The market is going straight down. While the S&P 500 and its tracking exchange traded fund, SPY (NYSEARCA:SPY), is up over 20% from the summer 2011 low, and market leaders such as Apple (NASDAQ:AAPL) are up nearly 40% in the last year, the recent sell-off has been brutal.
Starting in early April with a series of disappointing jobs reports, poor recent economic data and fears over new default in the Euro-Zone are hurting the market once again. With the U.S. economy likely to continue to grow at 2-2.5% a year, government spending in the U.S. increasing very slowly, renewed fears of possible defaults in Europe, and significant slowing in China, the dollar has risen significantly against most major currencies.
The asset class which has fallen the most during the recent decline in risk assets has been commodities. The rise of the dollar and deterioration in the growth outlook has caused major commodities to drop significantly in the last month, and oil has sold-off harder than most major commodities.
West Texas Intermediate prices topped out in early March around $110 and around $40, and have fallen nearly 30%, to around $83 dollars a barrel today.
While falling oil prices have obviously hurt the energy sector significantly, a number of companies will benefit significantly from the massive recent sell-off. The sector that is likely to benefit most from lower fuel costs is the airline sector.
United Airlines (NYSE:UAL) is the largest domestic carrier in the United Stat today. While the company hedge more of its fuel costs today than in the past, United is still heavily leveraged to the price of oil.
As I discussed in my recent article several weeks ago when I recommended buying United Airlines as a company that will benefit strongly from the continued drop in the price of oil, the company recently reported a nearly 5% year-over-year rise in revenues and air traffic.
The airlines have continually had significant issues with labor disputes and fuel costs over the past couple years, but recent bankruptcy filing have enabled United and other airline companies to restructure these company's balance sheets nicely. United today has over $8 billion on its balance sheet an free cash flow of over $1 billion a year.
While United Airlines has sold-off nearly 8% this week, after the recently disappointing traffic report from Delta (NYSE:DAL), the sell-off looks much more like a blow-off top, than a reversal of the nearly 3 month uptrend the stock has been on. United has continually risen over the last several months as energy prices have decline much faster than the company's air traffic has fallen. Today, United Airlines still has a nearly 14% short interest and the stock trades at less than 4x an average estimate of next years likely earnings, and estimates for 2012 earnings have continued to rise over the last couple weeks.
JetBlue (NASDAQ:JBLU) recently reported a strong quarter where the company's net revenue and 12% rise in capacity. The company's year-over-year operating margin also increased significantly from 4.5% to 7%. The company, also, however, reported a nearly 15% rise in year-over-year costs mostly because of rising fuel costs.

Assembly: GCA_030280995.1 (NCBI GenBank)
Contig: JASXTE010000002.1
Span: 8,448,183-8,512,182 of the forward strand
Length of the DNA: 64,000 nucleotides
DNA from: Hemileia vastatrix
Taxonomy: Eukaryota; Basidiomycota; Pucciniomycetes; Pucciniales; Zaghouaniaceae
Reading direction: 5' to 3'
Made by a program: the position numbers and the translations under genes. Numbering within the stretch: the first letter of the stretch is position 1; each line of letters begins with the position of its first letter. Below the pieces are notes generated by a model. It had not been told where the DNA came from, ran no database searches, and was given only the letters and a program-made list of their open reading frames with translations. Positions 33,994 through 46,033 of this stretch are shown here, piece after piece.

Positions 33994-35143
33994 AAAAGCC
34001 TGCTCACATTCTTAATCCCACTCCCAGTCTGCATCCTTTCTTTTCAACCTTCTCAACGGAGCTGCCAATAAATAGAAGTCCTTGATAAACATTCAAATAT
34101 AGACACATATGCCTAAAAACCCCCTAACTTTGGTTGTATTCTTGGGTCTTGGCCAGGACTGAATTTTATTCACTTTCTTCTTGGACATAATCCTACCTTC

JetBlue's stock is also off nearly 5% this week, after the disappointing traffic report from Delta on Monday. Still, Jet Blue sold-off at the $5.25 level, which is nearly exactly where the company's previous nearly six month support was during the first couple months of the rally that began last year.
JetBlue stock is still up nearly 25% in the last month, and the current short interest in the stock is nearly 20%, with the company trading at less than 8x an average estimate of next year likely earnings. Earnings estimates for next year have been rising over the last couple months as well.
Republic Airways Holding Inc. (NASDAQ:RJET) is a holding company with a market capitalization of just $260 million. While Republic Airways had significant problem with cash flow after acquiring Frontier Airlines and Midwest Airlines out of bankruptcy several years ago, the company has done a secondary and strengthened its balance sheet of late.
Republic Airways used to simply manage fixed-cost charter flights for the major carriers, but when the economic collapse and subsequent rise in oil prices caused the major carriers to cancel these company's contracts, Republic had to refocus the company's business model. Today the company operates as a regional airline with Frontier Airlines giving the company significant market share in the higher-end west coast market. Midwest Airlines, based out of Milwaukee, has also held up better since the more export based Milwaukee economy has been reasonably strong even over the last couple years.
Republic Airways Holding Inc. shares traded basically flat on Friday and on Monday, despite disappointing recent economic data, and the disappointing recent traffic report. Still, the company's shares are up over 60% since January of 2012, and the Republic Airways Holding Inc. trades at less than 6x an average estimates of next year likely earnings, and earnings estimates have continue to rise over the last couple months. The stock has a short-interest of around 15%.
To conclude, while a rising dollar and deteriorating economy has caused a brutal sell-off in the S&P 500 and most of the broader indexes over the last month, some company's will benefit significantly from lower commodity costs. While the Airline stocks rallied only modestly during the nearly 6 month rally in most equity markets from the summer of last year, the nearly 30% fall in oil prices should bolster these company's' earnings over the next year.